As soon as a girl is winked at, she tries to leave her seat, and take the vacant one, but if the boy behind her touches her before she leaves the seat, she cannot go. Each boy has to keep his eye on the one who is winking and on the girl in his chair, for if he is not watching, she may escape before he has time to touch her, and then it is his turn to do the winking and get a girl for his chair.
If the winking is done quickly it adds to the interest of the game. No boy can keep hold of a girl all the time; he must only touch her when she starts to leave her place, and then if she is beyond arm's length, he cannot call her back.
The children stand in pairs, one behind the other, in the form of a circle, all facing the center.
Two of them are out, one who runs away, and the other who tries to catch him. The one who is running away may place himself in front of any couple for safety and he cannot be tagged, but the child at the end of the trio must run, and if he is caught before he can stand in front of another couple, he is the catcher and pursues the other child.
PUSS IN THE CORNER.
All the children except one stand in comers, or in any fixed stations if there are not enough corners to go around. The one who is out stands in the middle to represent "Puss." The players then beckon to each other one at a time saying, "Here, puss, pussy" and run and change places with the one who is called.
Puss tries to get one of the vacant places. If she succeeds, the child who is left out is "Puss," until she manages to obtain a place.
I HAVE A BASKET.
One child begins by saying: "I have a basket." The one to his left says: "What is in it?" The first one replies with the name of some article beginning with "a," as "apples."
No. 2 says: "I have a basket," and the next one to him says: "What is in it?" No. 2 replies: "Apples and bananas," (or some other word beginning with "b").
No. 3 says: "I have a basket." No. 4 asks the same question as before and No. 3 responds with "Apples, bananas, and cats," and so on, each in turn repeating what the others have said, and adding another article, which commences with the next letter of the alphabet. Whoever forgets what the other articles were must pay a forfeit. Thus it continues until the last one has named all the articles in order, and ended with "z."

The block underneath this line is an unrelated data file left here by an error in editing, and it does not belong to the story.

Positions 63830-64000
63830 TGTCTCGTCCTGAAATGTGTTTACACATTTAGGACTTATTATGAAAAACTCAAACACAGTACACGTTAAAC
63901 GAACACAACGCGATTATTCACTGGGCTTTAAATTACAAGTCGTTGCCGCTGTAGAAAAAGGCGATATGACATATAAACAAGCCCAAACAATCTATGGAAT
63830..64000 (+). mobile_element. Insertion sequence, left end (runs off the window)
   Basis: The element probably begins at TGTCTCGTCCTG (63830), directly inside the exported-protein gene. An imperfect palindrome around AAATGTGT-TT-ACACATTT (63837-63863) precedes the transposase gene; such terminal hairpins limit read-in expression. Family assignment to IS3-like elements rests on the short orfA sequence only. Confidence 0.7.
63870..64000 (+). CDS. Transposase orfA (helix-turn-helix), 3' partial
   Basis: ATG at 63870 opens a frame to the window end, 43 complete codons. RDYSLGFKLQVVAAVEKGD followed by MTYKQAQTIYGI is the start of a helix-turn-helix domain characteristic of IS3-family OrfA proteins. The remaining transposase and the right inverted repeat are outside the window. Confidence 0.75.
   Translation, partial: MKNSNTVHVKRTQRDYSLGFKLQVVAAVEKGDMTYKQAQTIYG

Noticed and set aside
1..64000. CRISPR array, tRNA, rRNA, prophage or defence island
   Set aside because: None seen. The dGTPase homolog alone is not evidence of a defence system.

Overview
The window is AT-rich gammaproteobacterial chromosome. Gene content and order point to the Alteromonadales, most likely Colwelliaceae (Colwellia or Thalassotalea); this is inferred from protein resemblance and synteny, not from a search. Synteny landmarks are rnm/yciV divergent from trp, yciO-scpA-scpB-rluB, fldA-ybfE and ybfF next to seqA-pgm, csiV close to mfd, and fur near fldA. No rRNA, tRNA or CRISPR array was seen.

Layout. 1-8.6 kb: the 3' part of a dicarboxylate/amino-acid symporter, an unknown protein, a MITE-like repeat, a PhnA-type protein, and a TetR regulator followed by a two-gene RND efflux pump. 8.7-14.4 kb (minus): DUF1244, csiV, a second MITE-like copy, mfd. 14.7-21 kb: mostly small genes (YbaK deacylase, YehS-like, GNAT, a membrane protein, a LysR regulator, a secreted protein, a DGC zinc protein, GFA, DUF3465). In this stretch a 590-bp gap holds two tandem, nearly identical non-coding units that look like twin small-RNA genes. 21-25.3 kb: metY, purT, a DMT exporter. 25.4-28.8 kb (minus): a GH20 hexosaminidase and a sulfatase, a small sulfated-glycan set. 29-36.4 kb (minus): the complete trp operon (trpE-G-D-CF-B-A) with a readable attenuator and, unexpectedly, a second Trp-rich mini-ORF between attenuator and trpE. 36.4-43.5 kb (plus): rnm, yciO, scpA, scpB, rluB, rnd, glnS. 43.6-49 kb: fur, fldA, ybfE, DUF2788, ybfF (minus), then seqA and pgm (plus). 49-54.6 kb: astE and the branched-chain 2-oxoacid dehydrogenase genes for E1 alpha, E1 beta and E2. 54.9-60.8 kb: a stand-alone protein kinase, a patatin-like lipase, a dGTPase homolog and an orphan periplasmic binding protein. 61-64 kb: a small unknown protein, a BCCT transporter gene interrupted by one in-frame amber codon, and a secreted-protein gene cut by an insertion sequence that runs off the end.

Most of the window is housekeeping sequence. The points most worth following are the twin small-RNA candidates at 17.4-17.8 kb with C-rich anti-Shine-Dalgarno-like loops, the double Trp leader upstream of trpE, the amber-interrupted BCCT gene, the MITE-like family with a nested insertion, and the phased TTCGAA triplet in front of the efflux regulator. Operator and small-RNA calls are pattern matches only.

STILL POND, NO MORE MOVING.
All the children form a circle, joining hands. One is blindfolded, given a cane, and stands in the middle of the circle.
The children march around her, going fast or slowly until she taps on the floor three times with the cane and says: "Still pond, no more moving." The children drop hands, and remain perfectly still, right where they are.
The one in the middle feels her way toward the children, holding the cane in front of her. The first child who is touched with the cane must take hold of it. The blindfolded one says, "Grunt like a pig," and the one holding the cane must grunt, disguising her voice if possible. If the blindfolded one guesses who she is, they exchange places, and the game goes on as before, but if she fails, she has another turn and may tell the player to "Bark like a dog" or "Mew like a cat" until she guesses the right one.
RING ON A STRING.
Slip a ring on a long piece of string having the ends knotted together. The players stand in a circle and the string passes through their closed hands. Each makes the motions of passing something.
The ring circulates from one to another, while a player in the middle tries to find it. As soon as the ring is found, the person in whose hands it was takes his place, and the ring is passed as before.
HUNT THE SLIPPER.
All the children except one sit on the floor in a circle, with their knees raised. The one left out brings a slipper, and handing it to one child says:
"Cobbler, cobbler, mend my shoe,
Get it done by quarter-past two."
He walks to the other side of the room and in a minute comes back and asks if the shoe is done. In the meantime the slipper is being passed from one to the other, under their knees.
The child who is asked if the slipper is done says she thinks her neighbor has it, the neighbor is asked and receiving the same answer the one hunting it goes from one to the other until the slipper is found. If it takes too long for him to find it, the slipper may be tossed across the circle, so it will be easy to follow it up.
WHAT IS MY THOUGHT LIKE?
All the children except one sit in a circle. This one thinks of something and, standing in the middle of the circle, asks each one in turn: "What is my thought like?"